LANSDOWNE

SYMPHONY

ORCHESTRA

Smetana The Moldau Vltava Program Notes

Bedrich Smetana wrote the tone poem The Moldau between 1874 and 1879.  The  Tone  Poem  (invented  by  Franz  Liszt)  is  a  somewhat  free-form  piece  for  symphony  orchestra  that  has  a  story  of  some  kind.  In  Smetana’s  set  of  six,  My  Country,  he  depicts  various  Bohemian  (Czech)  scenes  or  stories,  commencing  with  Vyšehrad,  a  high  rock  once  occupied  by  an  ancient  Czech  castle.      Musically,  one  main  motif  embodies  the  castle,  and  it  returns  near  the  end  of  The  Moldau,  and  again  at  the  end  of  the  cycle.  Meaning  for  the  six  to  be  performed  independently,  they  can  make  a  good  concert  by  themselves.  Smetana’s  intention  to  write  classical  music  with  a  distinctively  Czech  sound  was  provocative,  since  the  German-speaking  Austro-Hungarian  Empire  ruled  Bohemia.  Smetana  writes:  The  composition  describes  the  course  of  the  Vltava,  starting  from  the  two  small  springs,  the  Cold  and  Warm  Vltava,  to  the  unification  of  both  streams  into  a  single  current,  the  course  of  the  Vltava  through  woods  and  meadows,  through  landscapes  where  a  farmer's  wedding  is  celebrated,  the  round  dance  of  the  mermaids  in  the  night's  moonshine:  on  the  nearby  rocks  loom  proud  castles,  palaces  and  ruins  aloft.  The  Vltava  swirls  into  the  St  John's  Rapids;  then  it  widens  and  flows  toward  Prague,  past  the  Vyšehrad,  and  then  majestically  vanishes  into  the  distance,  ending  at  the  Labe  (or  Elbe,  in  German).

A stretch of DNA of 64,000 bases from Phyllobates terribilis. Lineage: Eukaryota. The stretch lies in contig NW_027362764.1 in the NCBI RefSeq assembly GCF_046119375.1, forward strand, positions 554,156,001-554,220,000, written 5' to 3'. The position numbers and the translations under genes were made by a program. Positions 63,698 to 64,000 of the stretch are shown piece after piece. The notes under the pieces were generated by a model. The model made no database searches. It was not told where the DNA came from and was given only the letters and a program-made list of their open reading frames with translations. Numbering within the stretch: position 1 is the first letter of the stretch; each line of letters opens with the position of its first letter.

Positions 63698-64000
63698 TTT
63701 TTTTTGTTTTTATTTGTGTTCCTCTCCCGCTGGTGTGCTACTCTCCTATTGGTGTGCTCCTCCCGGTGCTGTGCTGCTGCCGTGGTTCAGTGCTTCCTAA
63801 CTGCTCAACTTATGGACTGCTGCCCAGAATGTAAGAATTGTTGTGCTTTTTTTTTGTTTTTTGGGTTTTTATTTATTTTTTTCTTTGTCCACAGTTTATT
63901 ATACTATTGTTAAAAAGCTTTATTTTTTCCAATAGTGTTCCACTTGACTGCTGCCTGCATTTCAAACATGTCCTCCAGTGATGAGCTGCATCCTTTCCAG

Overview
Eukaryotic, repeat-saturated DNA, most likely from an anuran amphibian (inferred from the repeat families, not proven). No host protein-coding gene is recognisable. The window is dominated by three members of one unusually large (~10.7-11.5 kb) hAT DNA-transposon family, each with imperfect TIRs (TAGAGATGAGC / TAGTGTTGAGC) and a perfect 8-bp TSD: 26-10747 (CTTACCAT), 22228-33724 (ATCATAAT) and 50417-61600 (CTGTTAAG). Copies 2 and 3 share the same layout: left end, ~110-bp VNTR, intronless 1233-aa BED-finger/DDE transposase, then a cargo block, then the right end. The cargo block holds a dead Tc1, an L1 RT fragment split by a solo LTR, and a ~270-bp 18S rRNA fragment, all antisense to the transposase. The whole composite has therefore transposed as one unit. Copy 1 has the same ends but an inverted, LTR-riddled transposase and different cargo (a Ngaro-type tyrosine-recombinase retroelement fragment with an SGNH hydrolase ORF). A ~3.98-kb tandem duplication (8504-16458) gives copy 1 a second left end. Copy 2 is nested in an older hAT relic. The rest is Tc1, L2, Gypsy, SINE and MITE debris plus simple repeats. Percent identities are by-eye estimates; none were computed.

Born: March 2, 1824, Litomyšl, Czech Republic
Died: May 12, 1884, Prague, Czech Republic